The first thing to understand about purchasing a monitor is what type of panel is behind the display. Besides the panel manufacturer, there are three panel technologies in widespread use: TN (Twisted Nematic), PVA (Patterned Vertical Alignment), and IPS (In-Plane Switching). All of these technologies can also have an "S-" prefix, which stands for "Super" -- indicating the use of an upgraded version of the original technology. There are new “H-IPS” panels coming out as well, which are superior to the S-IPS version.
Knowing the manufacturer of the panel as well as the type of panel will give you a good start when understanding how good, and expensive, the display is going to be. TN has been around the longest, and while it is inexpensive to manufacture there are certain performance characteristics that I dislike, specifically the limited viewing angles. PVA and IPS are both better technologies in terms of quality and viewing angles, but they cost more to produce and they usually have some sort of visual lag, a potential downside if you’re a serious gamer.
Today I bring you a brief to-the-point review of the Acer AL2216Wbd 22” LCD monitor. A combination of price vs. performance that should appeal well to those budget minded users.
|Video Inputs||1x Analog (VGA)|
1x DVI with HDCP support
|Panel Type||TN (Twisted Nematic)|
|Colors||16.2 million (6-bit)|
|Response Time||5ms gray-to-gray|
|Viewable Size||22" diagonal|
|Viewing Angle||170 degrees H/V|
|Screen Surface||Matte (non-glossy)|
|Height, Pivot, Swivel, Tilt||No, No, No, Yes|
|Wall Mount Option||Yes|
|Dimensions w/ Base (WxHxD)||20.2"x16"x7.8"|
|Weight w/ Stand||10.6 lbs.|
|Manufacturer Warranty||3 year parts and labor limited|
Online starting at ~$209
Setting up the monitor was a breeze. One of the nice things about 22” and smaller monitors is the packaging they come in. I recently returned a pair of Doublesight 26” monitors and had a heck of a time getting them back in their boxes and in the car (not to mention the cost of return shipping). The base comes off with this monitor for easier storage, and the overall construction is solid enough to support moving the monitor around frequently.
Since this is a $200 monitor you shouldn’t expect any frills when using it. There are a minimal amount USB ports and only one DVI connector. The monitor does tilt but that is about it. No swivel or height adjustments, so if you need it any higher on your desk put a few books under it and you are good to go. I found the display to be perfectly adequate for my desk space and quite pleasing to the eye overall. I’m not one for being too picky about how fancy it looks, as it is all about how well it performs.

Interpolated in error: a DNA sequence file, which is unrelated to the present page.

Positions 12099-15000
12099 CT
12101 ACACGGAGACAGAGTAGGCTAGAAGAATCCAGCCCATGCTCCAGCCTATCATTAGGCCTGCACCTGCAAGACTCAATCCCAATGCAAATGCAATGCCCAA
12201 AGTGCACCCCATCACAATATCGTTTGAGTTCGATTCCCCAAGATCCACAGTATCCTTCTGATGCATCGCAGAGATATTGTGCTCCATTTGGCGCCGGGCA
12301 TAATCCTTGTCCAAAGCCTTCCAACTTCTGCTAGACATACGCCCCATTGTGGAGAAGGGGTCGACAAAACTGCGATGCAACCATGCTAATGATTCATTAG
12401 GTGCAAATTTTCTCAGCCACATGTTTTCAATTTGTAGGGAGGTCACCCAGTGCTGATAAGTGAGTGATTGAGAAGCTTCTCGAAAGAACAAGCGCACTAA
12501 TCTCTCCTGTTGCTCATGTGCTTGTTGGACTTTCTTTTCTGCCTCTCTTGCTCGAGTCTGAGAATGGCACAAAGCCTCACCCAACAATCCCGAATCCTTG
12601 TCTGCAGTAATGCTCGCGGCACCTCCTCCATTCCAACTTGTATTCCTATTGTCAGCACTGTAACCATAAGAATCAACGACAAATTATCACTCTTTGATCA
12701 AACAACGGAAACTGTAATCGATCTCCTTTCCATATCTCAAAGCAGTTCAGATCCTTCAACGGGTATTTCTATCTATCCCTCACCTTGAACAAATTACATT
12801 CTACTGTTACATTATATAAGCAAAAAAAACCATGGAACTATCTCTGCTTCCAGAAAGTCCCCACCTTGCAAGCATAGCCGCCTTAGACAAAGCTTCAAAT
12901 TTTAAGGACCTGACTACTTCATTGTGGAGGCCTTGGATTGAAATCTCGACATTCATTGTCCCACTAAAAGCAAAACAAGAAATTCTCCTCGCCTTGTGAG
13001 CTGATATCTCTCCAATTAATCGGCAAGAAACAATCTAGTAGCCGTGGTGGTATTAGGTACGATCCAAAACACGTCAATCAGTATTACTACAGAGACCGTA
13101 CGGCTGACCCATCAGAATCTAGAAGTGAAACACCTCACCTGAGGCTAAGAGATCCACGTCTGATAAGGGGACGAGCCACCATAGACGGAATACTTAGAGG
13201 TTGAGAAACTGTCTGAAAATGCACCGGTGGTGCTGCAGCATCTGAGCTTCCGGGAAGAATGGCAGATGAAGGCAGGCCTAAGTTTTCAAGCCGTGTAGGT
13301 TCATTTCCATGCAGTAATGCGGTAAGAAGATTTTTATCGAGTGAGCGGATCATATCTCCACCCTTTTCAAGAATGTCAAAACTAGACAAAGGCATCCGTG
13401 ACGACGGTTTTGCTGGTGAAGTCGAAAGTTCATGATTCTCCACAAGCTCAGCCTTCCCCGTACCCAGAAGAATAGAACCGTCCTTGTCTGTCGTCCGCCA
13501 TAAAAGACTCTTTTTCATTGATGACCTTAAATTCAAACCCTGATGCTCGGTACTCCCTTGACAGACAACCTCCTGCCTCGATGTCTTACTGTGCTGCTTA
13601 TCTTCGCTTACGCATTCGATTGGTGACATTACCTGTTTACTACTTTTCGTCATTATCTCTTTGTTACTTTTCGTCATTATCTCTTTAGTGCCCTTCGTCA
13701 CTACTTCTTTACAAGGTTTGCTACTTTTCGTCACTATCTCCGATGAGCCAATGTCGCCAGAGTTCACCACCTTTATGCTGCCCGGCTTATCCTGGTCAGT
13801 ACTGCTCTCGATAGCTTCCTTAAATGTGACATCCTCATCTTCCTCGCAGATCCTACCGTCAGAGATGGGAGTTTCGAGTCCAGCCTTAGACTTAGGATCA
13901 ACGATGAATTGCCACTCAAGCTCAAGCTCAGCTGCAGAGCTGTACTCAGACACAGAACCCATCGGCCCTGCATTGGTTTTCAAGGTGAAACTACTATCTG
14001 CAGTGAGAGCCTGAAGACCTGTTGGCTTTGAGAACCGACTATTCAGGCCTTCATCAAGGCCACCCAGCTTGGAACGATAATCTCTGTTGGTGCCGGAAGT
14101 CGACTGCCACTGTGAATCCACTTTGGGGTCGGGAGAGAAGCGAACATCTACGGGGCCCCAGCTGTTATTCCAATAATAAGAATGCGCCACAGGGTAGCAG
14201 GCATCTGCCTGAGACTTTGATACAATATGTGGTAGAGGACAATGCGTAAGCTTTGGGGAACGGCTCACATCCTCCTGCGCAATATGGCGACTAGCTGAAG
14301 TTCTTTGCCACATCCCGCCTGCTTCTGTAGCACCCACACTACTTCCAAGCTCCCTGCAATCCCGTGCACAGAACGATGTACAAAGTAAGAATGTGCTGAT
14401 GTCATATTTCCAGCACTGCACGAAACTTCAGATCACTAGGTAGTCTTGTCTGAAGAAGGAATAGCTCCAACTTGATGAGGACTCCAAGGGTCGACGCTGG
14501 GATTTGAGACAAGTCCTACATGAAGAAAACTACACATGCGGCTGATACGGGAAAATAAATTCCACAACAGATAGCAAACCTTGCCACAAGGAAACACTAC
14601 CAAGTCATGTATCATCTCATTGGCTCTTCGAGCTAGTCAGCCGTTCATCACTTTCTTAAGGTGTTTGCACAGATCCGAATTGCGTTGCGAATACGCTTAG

Visual Quality and Performance
Setup any LCD monitor and view it off to the side when its on, especially when its displaying a black screen. You should notice a lot of color or contrast distortion. On a black background when seeing this hazy light it is called “backlight bleeding”, a condition of the light not quite being blocked by the crystals. When the monitor is displaying an image and you view it at an angle, cheap monitors will not only show severe color distortion but overall contrast distortions. If you are sensitive to distortions of any kind when moving around, do not purchase a TN monitor such as this Acer! IPS panels are best for viewing angle stability. Viewing angles are a problem of visual quality. Some may notice these problems more so than others.
Another problem that users are sometimes sensitive too, especially gamers, is the more perceptive “lag” that occurs when moving around the mouse or viewing fast moving images. There are two actual kinds of this lag. Sensing lag when moving around the mouse may be attributed to the delay in the monitor processing the mouse signal, called Input Lag. Another type of lag is Response Time lag, which occurs when the image from the video card is not being updated on the monitor fast enough, causing blurring in fast moving images. Fortunately this is where TN panels excel. If you are a hardcore gamer and demand image clarity in fast moving images, this Acer monitor will work just fine for you.
You really can’t go wrong with this monitor at the near $200 price point level. You sacrifice a few features, but make up for it in a convenient size that sits directly between the outdated 20” monitors and the more expensive 24” cousins. While it does have its drawbacks in performance, mainly in the viewing angle department and somewhat in the contrast levels, if you aren’t picky or in need of photo quality images, I would highly recommend the Acer AL2216Wbd.